Associate Professor of English
Ph.D., Pennsylvania State University, 2013
M.A., Pennsylvania State University, 2009
Office: Griffin 228
Teaching and Research Areas
Eighteenth-century British Literature; Fiction; Book History
Leah Orr's research interests include eighteenth-century literature, fiction, book history, and the classical tradition in English translation. She has published on the attribution of work to Aphra Behn and Eliza Haywood; the representation of religion in Defoe's Robinson Crusoe; the genre terms early novelists used to describe fiction; and the eighteenth-century reception of Horace and Virgil. Her work has appeared in various journals, including Philological Quarterly, Studies in Philology, Modern Language Review, Papers of the Bibliographical Society of America, and Journal for Eighteenth-Century Studies. Leah Orr holds the Flora Levy/BORSF Professorship in English for 2019-2022.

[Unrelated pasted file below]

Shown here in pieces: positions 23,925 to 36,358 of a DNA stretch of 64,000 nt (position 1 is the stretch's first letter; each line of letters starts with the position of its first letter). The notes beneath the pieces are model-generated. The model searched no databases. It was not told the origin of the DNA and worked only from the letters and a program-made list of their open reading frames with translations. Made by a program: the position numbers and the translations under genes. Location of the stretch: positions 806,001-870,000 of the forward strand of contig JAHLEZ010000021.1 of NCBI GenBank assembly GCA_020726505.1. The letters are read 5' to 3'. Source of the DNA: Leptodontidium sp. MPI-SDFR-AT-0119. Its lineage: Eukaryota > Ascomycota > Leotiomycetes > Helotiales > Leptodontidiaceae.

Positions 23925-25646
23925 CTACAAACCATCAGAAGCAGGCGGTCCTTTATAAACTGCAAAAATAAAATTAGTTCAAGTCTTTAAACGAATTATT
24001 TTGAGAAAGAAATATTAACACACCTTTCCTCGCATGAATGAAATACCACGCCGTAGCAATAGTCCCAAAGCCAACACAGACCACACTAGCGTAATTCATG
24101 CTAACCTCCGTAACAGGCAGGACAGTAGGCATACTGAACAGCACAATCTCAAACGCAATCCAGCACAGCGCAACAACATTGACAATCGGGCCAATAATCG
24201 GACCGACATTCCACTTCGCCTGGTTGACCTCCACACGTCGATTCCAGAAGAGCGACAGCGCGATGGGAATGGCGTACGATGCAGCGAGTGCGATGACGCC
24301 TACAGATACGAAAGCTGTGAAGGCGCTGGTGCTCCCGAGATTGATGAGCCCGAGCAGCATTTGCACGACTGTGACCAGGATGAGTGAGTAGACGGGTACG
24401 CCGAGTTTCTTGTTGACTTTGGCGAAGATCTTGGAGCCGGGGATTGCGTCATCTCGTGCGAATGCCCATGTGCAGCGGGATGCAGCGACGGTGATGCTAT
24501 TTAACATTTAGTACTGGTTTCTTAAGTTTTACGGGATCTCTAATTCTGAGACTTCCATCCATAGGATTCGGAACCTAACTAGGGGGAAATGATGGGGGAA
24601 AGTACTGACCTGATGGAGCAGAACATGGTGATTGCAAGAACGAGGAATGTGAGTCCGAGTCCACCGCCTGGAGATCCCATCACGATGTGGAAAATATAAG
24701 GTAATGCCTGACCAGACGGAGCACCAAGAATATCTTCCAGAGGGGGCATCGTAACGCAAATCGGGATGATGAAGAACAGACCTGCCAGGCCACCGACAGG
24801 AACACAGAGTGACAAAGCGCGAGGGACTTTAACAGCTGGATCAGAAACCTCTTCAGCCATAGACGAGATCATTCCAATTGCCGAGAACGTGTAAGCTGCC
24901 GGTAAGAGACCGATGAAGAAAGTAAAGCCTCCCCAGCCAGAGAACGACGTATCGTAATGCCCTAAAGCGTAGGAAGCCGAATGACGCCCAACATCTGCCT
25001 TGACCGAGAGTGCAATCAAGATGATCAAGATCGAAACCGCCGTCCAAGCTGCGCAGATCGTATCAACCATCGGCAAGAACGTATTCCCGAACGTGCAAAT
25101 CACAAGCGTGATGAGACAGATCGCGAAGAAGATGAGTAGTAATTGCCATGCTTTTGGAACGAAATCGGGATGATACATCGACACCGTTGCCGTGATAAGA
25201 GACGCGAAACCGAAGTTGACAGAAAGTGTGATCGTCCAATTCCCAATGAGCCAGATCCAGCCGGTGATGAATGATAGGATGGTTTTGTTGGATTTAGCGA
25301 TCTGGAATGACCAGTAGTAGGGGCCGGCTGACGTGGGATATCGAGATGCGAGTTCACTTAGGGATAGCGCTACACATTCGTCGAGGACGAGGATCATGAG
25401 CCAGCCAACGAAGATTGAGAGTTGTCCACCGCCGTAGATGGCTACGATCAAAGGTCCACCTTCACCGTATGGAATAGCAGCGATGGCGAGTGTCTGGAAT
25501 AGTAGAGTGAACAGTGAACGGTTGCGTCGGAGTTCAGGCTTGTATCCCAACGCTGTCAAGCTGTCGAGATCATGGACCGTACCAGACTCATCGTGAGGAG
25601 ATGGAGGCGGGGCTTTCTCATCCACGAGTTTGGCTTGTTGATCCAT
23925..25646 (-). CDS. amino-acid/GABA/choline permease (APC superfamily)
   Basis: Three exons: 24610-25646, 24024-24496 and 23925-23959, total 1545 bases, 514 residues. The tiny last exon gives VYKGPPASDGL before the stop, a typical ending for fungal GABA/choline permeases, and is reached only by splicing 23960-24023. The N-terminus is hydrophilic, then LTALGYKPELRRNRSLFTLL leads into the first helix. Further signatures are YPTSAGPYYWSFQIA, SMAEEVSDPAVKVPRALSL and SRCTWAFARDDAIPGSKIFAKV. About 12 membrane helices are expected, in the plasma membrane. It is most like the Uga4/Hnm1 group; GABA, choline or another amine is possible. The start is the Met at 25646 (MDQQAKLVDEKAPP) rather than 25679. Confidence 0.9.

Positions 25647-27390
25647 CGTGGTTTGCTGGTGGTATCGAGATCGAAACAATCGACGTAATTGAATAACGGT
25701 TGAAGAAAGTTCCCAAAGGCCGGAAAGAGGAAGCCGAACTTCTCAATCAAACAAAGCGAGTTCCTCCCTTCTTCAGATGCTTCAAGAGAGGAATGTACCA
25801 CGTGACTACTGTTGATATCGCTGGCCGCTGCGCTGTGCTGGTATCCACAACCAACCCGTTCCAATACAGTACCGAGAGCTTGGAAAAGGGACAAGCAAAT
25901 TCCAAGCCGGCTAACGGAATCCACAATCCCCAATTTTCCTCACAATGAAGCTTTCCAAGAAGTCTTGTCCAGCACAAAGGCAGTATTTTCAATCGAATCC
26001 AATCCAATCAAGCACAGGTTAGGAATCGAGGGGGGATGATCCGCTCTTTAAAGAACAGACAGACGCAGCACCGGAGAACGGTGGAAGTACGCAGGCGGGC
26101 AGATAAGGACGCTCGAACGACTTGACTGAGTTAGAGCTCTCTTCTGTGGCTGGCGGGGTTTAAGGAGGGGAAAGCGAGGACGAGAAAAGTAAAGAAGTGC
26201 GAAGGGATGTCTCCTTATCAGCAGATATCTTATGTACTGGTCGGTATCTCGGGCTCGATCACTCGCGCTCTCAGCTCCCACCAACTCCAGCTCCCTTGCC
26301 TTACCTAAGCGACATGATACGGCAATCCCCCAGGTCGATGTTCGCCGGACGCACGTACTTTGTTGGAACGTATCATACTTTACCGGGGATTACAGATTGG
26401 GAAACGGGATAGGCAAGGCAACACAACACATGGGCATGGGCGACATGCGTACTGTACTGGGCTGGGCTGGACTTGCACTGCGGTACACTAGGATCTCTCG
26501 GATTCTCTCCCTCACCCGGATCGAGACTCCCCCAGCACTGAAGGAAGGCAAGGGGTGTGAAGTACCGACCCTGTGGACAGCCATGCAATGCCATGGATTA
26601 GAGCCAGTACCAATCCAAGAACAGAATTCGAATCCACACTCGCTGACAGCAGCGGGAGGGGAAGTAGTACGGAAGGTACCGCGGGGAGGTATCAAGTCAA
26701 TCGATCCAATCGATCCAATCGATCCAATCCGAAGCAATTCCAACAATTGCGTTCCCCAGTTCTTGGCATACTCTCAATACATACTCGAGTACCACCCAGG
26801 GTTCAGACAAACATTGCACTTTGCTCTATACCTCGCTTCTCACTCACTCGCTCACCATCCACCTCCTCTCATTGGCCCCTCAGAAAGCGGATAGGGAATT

She is the author of Novel Ventures: Fiction and Print Culture in England, 1690-1730 (Charlottesville: University of Virginia Press, 2017), viii + 336 pp. Resisting the standard “rise of the novel” paradigm, Novel Ventures incorporates new research about the fiction marketplace to illuminate early fiction as an eighteenth-century reader or writer might have seen it. Through a consideration of all 475 works of fiction printed over the four decades from 1690 to 1730, including new texts, translations of foreign works, and reprints of older fiction, Leah Orr shows that the genre was much more diverse and innovative in this period than is usually thought. Ultimately, Novel Ventures concludes that publishers had far more influence over what was written, printed, and read than authors did, and that they shaped the development of English fiction at a crucial moment in its literary history.